• Mary Sullivan: Mental Health Week sponsored by De Anza College Student Health Services (Clinic, Psych Services & Health Education & Wellness and Foothill College Psychological Services
      • MONDAY May 18, Noon-2 p.m. Mental Health Panel. Hear about personal mental health journeys from your peers! Click to join the Zoom meeting Password: Panel
      • TUESDAYMay 19, Noon-2 p.m. QPR Training Learn to be a gatekeeper and help prevent suicide in your community! Click to register for this event
      • WEDNESDAY May 20, Noon-2 p.m. Art With Impact Join this virtual gathering, with short films, discussion and resources! and resources! Click to register for this event
      • THURSDAY May 21, Noon-1 p.m. Dr. Paul Marcille. Living Under Lockdown: Using Technology in Health Ways Learn from an expert about staying healthy while using technology at home Click to join the Zoom meeting Password: Guest
    • Daniel reminded everyone application materials for senate elections due by 5:00! He has statements for President, Vice President, Secretary, and Part-time Rep.
    • Dawn: open zoom office hours Wednesday, 10 to 11, Friday, 4 to 5. Would like feedback for staff development needed for the rest of the quarter and summer.
    • Karen: statewide academic senate election results: Dolores Davision (Foothill) President, Myra Cruz (De Anza) Treasurer. For the first time, four of the executive positions will be held by women of diversity.
    • Thanks to the Elections Committee: Mary Sullivan, Danny and Pete.
    • Mary S motioned, Terrence seconded, to adjourn, no objection.




     Karen Chow-


     Mary Pape

    Vice President 

     So Kam Lee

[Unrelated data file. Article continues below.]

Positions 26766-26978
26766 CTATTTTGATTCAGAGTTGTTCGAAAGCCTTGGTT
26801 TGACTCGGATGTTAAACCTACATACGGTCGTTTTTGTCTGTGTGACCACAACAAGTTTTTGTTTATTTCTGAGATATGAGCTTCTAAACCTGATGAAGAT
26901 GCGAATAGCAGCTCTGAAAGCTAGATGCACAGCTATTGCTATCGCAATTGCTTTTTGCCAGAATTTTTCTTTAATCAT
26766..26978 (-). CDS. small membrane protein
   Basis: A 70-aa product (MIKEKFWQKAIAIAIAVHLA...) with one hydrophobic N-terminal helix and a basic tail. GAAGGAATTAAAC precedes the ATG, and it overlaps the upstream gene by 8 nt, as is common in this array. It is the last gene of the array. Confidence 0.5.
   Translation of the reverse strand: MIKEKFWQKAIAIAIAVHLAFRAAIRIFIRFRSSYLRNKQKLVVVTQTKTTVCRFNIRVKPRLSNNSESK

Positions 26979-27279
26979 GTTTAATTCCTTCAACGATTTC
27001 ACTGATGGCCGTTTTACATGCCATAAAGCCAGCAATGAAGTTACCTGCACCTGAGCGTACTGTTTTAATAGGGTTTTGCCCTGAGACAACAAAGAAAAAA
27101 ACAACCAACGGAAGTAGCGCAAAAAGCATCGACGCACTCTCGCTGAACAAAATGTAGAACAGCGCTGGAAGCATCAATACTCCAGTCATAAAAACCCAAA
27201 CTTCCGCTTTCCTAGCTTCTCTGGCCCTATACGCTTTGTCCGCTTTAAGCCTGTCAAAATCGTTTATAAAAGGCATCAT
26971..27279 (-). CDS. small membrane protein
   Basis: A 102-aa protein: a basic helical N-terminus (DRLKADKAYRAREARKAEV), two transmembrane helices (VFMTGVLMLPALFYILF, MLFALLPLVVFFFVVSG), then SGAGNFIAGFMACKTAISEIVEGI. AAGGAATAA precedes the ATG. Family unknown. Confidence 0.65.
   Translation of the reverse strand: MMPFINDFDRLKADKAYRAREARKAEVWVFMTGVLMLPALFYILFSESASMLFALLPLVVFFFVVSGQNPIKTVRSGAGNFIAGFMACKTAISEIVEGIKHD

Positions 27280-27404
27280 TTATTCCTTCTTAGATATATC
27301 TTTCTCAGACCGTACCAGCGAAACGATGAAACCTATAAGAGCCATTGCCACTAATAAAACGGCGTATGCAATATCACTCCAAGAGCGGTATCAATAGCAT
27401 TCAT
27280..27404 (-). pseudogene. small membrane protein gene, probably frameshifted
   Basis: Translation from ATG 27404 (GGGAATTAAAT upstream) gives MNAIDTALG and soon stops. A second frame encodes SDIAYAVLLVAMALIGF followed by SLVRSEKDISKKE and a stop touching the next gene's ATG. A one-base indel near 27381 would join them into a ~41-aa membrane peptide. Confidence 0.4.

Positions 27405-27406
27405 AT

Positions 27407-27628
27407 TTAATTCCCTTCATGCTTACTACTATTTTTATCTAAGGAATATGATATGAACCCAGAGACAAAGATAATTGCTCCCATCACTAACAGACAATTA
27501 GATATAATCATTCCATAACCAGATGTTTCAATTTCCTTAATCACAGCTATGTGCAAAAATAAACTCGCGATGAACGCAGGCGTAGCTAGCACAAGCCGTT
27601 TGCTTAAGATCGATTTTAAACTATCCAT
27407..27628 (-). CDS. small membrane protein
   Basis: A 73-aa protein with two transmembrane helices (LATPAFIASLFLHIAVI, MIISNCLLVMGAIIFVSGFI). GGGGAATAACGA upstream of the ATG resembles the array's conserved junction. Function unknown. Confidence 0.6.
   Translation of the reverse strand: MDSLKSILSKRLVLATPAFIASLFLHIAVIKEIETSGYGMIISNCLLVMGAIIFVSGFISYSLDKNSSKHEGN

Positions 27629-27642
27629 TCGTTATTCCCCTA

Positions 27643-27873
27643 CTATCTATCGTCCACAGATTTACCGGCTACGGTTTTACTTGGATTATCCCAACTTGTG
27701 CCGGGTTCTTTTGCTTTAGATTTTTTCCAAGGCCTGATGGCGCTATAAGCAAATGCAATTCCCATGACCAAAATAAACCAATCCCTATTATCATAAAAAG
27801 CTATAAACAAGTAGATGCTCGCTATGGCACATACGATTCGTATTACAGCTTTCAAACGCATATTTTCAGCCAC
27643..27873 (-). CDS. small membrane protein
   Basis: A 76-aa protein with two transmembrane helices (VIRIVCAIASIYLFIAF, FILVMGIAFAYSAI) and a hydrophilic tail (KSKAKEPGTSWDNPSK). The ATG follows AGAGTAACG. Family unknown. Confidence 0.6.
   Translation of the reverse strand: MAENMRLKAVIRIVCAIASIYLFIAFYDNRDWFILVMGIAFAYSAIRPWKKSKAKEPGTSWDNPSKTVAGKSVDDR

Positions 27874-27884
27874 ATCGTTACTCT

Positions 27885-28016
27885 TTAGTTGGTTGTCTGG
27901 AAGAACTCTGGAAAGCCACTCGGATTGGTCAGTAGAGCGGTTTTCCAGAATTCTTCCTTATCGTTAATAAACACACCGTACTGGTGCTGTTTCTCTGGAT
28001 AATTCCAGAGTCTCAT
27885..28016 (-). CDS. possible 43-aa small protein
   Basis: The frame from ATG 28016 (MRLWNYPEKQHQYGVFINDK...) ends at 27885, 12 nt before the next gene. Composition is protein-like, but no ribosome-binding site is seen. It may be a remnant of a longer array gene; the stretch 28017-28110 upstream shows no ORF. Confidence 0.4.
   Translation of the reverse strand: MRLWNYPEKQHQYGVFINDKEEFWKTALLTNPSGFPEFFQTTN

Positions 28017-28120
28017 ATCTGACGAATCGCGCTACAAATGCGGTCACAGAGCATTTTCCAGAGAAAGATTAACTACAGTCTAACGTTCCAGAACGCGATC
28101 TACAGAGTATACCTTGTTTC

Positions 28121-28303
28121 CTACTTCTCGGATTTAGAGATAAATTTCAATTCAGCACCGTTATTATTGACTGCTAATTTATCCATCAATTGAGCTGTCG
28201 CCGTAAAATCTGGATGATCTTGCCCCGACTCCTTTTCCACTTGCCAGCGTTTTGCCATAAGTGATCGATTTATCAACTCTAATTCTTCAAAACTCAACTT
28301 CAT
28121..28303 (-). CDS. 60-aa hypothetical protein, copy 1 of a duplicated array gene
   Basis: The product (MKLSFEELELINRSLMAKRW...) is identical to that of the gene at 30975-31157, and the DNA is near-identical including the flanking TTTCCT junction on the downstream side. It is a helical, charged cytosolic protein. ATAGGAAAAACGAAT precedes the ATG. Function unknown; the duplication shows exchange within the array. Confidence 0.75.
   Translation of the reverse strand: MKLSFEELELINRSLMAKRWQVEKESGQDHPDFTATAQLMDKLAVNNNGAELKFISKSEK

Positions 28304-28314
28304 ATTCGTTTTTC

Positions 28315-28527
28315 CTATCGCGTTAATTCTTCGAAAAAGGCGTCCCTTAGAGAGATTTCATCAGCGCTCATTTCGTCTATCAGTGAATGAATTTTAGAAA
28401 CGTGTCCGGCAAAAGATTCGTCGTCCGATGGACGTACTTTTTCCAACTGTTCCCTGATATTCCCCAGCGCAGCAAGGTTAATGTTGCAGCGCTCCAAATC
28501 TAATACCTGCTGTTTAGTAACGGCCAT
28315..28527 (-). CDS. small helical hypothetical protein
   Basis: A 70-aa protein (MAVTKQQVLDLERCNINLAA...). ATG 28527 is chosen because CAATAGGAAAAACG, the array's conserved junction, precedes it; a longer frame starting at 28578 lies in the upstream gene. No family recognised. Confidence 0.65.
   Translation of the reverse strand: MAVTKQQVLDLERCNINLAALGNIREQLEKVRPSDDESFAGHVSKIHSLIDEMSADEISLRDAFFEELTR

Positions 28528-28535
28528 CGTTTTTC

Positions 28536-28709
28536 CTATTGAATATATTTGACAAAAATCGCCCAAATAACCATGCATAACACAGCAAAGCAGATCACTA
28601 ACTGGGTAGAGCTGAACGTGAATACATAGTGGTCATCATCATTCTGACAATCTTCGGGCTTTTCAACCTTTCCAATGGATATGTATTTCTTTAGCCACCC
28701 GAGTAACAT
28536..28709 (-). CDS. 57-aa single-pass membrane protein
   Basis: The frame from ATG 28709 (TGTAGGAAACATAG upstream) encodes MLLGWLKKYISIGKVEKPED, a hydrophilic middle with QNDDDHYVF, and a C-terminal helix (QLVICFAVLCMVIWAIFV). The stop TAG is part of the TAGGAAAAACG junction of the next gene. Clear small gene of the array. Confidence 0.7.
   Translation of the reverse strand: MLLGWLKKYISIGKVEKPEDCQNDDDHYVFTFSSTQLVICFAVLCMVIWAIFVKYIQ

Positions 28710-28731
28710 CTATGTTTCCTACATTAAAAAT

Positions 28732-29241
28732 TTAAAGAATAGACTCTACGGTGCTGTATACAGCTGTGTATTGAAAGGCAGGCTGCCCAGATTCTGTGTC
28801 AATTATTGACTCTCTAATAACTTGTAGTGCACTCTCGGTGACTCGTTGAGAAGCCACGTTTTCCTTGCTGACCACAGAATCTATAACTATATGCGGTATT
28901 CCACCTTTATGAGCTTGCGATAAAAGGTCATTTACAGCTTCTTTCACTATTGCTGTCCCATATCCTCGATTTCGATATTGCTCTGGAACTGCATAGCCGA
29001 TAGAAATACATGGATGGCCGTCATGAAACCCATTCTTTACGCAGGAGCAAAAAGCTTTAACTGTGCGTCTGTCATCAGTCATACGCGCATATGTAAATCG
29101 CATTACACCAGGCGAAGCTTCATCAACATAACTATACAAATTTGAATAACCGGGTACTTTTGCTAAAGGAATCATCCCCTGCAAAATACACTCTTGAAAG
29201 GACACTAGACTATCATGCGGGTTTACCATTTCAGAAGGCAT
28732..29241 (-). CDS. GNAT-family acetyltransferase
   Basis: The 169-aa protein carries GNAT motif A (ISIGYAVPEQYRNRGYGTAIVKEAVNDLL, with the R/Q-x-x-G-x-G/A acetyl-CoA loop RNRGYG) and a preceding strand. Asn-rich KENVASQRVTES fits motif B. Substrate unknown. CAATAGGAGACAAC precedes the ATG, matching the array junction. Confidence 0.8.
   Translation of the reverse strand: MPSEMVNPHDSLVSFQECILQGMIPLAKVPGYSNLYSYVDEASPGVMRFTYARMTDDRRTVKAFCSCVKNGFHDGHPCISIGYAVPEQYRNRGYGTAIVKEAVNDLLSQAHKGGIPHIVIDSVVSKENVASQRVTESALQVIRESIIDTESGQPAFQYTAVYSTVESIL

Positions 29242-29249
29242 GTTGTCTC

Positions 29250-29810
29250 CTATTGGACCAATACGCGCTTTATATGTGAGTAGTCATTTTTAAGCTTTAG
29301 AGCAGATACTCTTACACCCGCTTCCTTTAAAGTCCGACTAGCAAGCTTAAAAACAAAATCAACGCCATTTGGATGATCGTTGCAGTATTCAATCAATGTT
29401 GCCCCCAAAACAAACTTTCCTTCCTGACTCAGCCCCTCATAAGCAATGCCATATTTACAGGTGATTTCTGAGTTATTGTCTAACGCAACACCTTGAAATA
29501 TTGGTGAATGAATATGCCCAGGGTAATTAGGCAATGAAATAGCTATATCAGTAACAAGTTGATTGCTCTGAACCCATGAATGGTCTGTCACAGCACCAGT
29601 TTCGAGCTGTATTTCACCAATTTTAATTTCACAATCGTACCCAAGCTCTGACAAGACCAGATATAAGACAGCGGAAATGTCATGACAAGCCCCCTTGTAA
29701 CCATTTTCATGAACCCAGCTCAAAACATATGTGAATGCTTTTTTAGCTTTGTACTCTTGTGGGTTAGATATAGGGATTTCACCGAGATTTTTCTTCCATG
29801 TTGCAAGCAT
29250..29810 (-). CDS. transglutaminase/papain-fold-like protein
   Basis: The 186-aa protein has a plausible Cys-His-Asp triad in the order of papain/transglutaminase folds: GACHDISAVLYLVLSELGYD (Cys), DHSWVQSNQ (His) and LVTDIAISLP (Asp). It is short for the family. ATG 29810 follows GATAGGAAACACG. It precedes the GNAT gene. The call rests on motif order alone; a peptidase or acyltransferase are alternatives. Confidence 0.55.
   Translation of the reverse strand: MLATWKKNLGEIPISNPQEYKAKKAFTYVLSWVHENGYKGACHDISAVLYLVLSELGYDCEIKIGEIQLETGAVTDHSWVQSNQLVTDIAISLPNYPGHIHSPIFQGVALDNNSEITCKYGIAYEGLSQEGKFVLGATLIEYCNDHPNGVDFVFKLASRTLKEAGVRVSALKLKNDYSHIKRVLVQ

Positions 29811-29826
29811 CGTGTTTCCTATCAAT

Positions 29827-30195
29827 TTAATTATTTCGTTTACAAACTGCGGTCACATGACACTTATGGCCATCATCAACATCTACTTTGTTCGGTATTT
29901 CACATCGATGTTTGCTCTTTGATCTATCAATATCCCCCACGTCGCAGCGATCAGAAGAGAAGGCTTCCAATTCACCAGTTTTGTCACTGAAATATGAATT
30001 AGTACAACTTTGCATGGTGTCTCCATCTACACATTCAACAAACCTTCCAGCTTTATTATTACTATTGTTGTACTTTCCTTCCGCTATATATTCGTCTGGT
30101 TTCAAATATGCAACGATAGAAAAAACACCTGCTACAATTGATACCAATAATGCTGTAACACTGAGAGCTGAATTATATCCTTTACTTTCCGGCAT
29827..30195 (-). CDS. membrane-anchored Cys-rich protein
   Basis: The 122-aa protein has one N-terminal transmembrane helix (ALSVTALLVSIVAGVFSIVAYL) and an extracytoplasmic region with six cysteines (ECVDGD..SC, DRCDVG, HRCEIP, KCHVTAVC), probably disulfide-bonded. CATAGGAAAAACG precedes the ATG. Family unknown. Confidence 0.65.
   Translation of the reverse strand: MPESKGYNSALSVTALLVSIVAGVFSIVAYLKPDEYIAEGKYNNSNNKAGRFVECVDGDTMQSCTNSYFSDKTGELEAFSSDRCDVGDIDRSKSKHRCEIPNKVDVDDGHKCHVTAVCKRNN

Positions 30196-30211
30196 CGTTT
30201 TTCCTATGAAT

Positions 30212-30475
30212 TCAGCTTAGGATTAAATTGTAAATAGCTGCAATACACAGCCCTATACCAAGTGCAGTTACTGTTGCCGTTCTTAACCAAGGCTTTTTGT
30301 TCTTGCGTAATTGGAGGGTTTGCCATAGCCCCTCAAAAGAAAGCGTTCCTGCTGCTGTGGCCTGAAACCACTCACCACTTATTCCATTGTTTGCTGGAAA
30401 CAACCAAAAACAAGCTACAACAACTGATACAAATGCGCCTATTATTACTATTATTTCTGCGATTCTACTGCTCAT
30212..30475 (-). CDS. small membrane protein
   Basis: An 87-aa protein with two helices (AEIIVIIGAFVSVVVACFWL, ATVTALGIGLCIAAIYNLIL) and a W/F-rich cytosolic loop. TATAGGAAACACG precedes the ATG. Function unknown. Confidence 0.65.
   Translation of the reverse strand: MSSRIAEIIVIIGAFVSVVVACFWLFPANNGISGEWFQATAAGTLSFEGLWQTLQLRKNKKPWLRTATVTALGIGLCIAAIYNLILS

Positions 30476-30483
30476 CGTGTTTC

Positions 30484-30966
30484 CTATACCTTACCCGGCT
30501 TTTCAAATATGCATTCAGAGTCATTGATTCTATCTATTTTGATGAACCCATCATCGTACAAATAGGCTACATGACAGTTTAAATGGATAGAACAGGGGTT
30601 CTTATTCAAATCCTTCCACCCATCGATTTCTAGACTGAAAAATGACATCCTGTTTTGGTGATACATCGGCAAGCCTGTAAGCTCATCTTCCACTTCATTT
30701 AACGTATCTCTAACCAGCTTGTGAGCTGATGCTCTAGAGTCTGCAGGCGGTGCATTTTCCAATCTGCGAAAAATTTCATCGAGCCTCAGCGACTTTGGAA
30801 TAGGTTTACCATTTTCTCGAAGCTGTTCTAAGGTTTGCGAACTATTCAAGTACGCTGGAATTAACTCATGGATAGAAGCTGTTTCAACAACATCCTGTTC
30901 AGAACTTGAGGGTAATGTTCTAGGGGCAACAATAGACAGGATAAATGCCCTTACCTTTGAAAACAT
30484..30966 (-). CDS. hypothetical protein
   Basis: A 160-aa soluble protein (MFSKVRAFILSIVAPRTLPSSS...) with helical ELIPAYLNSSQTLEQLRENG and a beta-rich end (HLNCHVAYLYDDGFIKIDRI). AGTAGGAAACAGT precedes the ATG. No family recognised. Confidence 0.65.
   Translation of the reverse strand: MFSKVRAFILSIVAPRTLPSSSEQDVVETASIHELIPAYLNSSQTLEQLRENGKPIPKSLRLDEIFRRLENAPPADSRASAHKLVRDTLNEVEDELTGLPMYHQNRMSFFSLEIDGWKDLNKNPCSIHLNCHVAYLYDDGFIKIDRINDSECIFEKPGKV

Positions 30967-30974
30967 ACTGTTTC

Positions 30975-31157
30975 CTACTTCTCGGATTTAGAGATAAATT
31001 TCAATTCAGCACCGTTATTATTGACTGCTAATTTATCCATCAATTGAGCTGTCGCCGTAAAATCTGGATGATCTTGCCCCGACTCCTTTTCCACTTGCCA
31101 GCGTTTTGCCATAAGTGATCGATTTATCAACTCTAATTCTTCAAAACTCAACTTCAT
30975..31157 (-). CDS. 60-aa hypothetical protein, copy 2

Notetaker/Secretary (F19)

     Ishmael Tarikh-PT  

     Representss part-time faculty

     Mary Donahue - PT 

     Represents part-time faculty


     Applied Technologies

     Pete Vernazza 

     Applied Technologies


     Bob Kalpin

     Biological, Health & Environmental Sciences

     Anna Miller

     Biological, Health & Enviromental Sciences



     Business, Computer Science


     Mary Pape

     Business, Computer Science


     Creative Arts


     Ilan Glasman

     Creative Arts 

     Nellie Vargas

     Child Development

     Betty Inoue


     Barb Dahlke


     Anita Vazifdar

     Disability Support Program & Services

     Kevin Glapion

     Disability Support Program & Services


     So Kam Lee

     Intercultural/International Studies

     Marc Coronado

     Intercultural/International Studies

     Terrence Mullens

     Physical Sciences, Math & Engineering

     Lisa Mesh

     Physical Sciences, Math & Engineering

     Shagun Kaur

     Language Arts

     Lauren Gordon

     Language Arts


     Susan Thomas

     Social Studies & Humanities

     Daniel Solomon

     Social Studies & Humanities

     Louise Madrigal 

     Physical Education & Athletics

     Rusty Johnson

     Physical Education & Athletics